Millions Of Americans Go To Mexico When They Need Healthcare

How much does healthcare cost in the USA?
Millions Of Americans Go To Mexico When They Need Healthcare

How much does healthcare cost in the USA? Let's put it this way: It's often cheaper to fly to another goddamned country, get treatment there, and fly back. It turns out that Americans do this all the time, and their preferred destination is their constantly insulted neighbor to the immediate south ...

Going To Mexico For Treatment Can Be Worth It -- Even If You're Already Insured

You probably already knew that healthcare is way more expensive in the USA than just about anywhere else. But you probably also know we got a big ol' health care overhaul this past decade that was supposed to fix things (among other effects, it reduced the number of uninsured Americans by a significant amount). And yet even today, Americans find it worthwhile to leave the country when they need treatment. Looking only at California, a million medical tourists a year went across the border both before Obamacare and after Obamacare. "If anything, we've gotten more business since Obamacare," says Jerry, who ferries medical tourists south in his shuttle bus. So what's going on here?

"American health insurance is really strange," says Dr. Juan, a Mexican dentist whose practice is a mile south of the border. "It can cover so much or so little." Some of the American patients who come to Dr. Juan don't have insurance, but most do, and they tell him it's still cheaper to pay out of pocket in Mexico than to throw it to insurance in the U.S. Plans still generally leave you with a deductible to pay, and deductibles keep growing. Unless you qualify for subsidies, your out-of-pocket costs probably went up under the Affordable Care Act.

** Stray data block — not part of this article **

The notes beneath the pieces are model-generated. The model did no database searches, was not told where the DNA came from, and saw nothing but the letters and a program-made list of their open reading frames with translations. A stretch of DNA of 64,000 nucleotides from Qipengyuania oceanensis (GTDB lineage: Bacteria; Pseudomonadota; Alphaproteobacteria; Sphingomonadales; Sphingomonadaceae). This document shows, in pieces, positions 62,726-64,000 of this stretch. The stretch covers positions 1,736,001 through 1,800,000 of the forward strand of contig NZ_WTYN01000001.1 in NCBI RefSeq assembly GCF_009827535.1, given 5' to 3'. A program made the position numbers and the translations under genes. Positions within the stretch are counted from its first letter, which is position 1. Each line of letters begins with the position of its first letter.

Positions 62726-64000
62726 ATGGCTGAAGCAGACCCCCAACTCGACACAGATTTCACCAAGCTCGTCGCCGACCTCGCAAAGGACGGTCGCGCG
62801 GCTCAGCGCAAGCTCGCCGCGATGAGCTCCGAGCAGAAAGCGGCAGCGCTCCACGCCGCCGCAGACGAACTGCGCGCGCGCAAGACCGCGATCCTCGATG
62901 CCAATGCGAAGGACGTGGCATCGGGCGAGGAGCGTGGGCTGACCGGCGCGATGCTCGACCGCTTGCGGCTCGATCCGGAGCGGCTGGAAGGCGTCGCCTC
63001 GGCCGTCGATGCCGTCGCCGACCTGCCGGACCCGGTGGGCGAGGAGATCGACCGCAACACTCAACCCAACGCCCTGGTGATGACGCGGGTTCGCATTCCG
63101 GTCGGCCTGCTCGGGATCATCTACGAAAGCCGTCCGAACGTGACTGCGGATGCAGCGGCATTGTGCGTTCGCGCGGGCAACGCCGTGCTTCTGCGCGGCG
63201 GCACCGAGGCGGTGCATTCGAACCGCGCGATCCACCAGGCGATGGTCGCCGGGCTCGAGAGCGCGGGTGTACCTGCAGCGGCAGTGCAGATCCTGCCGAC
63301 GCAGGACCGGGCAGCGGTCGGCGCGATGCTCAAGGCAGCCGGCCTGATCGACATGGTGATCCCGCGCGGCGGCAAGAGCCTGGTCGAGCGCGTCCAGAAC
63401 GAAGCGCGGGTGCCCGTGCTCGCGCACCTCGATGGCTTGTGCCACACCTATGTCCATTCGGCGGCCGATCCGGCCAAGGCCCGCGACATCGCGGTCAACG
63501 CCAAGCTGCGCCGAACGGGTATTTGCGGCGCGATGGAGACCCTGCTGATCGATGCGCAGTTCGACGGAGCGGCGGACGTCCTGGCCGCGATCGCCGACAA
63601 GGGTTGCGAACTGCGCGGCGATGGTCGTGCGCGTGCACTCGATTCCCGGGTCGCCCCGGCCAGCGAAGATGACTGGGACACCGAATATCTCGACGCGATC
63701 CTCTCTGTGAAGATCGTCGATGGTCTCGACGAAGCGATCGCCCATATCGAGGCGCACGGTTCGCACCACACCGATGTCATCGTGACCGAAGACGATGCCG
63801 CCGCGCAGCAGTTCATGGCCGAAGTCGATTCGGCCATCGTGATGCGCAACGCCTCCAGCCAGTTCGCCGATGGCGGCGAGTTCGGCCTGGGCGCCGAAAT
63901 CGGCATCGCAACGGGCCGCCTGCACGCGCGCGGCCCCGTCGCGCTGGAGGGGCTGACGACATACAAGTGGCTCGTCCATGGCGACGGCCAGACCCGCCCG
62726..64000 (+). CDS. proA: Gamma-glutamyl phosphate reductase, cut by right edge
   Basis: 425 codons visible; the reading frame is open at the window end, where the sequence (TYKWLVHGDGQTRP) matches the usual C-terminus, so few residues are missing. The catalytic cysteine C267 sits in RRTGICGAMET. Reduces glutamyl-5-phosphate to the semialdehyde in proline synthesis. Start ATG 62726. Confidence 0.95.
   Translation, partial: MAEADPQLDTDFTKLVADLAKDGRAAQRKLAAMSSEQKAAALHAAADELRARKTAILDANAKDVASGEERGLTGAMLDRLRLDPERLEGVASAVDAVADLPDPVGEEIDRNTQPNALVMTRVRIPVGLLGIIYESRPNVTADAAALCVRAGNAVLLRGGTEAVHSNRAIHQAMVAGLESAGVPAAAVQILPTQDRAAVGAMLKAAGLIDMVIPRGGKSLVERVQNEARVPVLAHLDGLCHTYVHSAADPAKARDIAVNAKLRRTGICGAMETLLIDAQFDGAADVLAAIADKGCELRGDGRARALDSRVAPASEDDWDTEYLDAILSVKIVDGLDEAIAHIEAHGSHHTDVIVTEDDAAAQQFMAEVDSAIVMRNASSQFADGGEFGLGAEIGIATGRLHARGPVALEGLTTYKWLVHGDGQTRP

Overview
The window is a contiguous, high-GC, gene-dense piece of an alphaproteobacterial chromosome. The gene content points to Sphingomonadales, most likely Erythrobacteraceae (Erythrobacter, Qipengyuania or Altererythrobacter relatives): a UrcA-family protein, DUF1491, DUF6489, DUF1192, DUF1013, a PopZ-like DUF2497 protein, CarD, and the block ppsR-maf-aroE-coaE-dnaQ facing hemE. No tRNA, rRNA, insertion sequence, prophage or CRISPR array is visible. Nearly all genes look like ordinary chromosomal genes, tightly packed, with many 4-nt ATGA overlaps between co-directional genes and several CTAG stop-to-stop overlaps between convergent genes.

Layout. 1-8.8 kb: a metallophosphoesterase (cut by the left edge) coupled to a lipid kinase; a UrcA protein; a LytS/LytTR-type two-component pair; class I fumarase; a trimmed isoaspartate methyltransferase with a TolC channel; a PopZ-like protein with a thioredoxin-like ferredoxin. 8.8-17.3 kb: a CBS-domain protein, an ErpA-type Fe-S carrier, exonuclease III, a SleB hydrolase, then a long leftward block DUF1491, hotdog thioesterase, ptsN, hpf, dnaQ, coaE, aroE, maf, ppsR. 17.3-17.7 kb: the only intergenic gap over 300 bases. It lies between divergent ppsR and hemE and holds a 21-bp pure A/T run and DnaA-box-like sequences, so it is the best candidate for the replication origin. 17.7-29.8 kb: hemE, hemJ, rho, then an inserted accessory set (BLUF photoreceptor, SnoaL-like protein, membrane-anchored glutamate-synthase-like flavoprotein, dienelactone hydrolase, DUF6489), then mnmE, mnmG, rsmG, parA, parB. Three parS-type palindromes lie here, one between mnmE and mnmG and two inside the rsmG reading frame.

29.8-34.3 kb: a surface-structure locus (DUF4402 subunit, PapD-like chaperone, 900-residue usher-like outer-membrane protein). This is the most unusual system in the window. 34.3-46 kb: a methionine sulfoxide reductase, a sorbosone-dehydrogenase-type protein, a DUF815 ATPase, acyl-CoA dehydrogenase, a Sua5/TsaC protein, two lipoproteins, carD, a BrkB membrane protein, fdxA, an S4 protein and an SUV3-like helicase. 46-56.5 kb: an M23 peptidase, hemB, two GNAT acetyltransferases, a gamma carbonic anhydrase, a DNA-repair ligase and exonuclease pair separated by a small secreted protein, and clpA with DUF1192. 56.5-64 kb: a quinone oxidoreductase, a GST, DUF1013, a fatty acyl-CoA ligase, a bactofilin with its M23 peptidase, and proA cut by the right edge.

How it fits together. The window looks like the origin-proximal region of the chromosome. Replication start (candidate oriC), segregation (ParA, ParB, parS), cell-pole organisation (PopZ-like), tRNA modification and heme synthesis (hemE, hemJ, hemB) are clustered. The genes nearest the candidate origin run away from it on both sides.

So cheap care in Mexico can look like one hell of a good alternative. Costs overall are said to be 40-65 percent less than in America -- 70 percent or even more if we're talking about dental work. When you're facing a five-figure bill in the U.S., that means you can buy a plane ticket to Tijuana, book a hotel there, get healed, and then throw in another week of sightseeing and tequila on top of that, and you'll still end up spending less than if you'd gotten the work done at home.

You might even save time, since these hospitals don't make you wait for elective procedures. We should mention, though, that American wait times are hardly the worst in the world. "I get enough Americans complaining about waiting months," says Jerry. "Canadians have to wait years." So even some Canadians make the medical trip to Mexico, despite cost not really being an issue when you've got government healthcare. One recent Canuck passenger of Jerry's needed leg surgery so she could walk properly. "She told me that the wait in Canada was five years," he says. "I couldn't believe it." But she got fixed up five years sooner by heading south (or as we assume Canadians call it, "south-south").

Some Tourists Like Mexican Healthcare While Still Being Racist Against Mexicans

You might imagine there's something of an internal conflict for patients who screamed for a border wall to keep the filthy Mexicans out, only to themselves go south in their time of need. This is not representative of most people Jerry transports, but there are enough of them that he's come to expect it.

Someone might refer to the "beaner doctor" they're going to see. Or "wetback doctor," which comes off as very ignorant both in the that's racist sense and in that the speaker appears not to know what that slur literally means. "Wetback doctor would be working outside a Home Depot if it wasn't for us," said one passenger, according to Jerry, showing so many levels of misunderstanding that we don't even know where to start.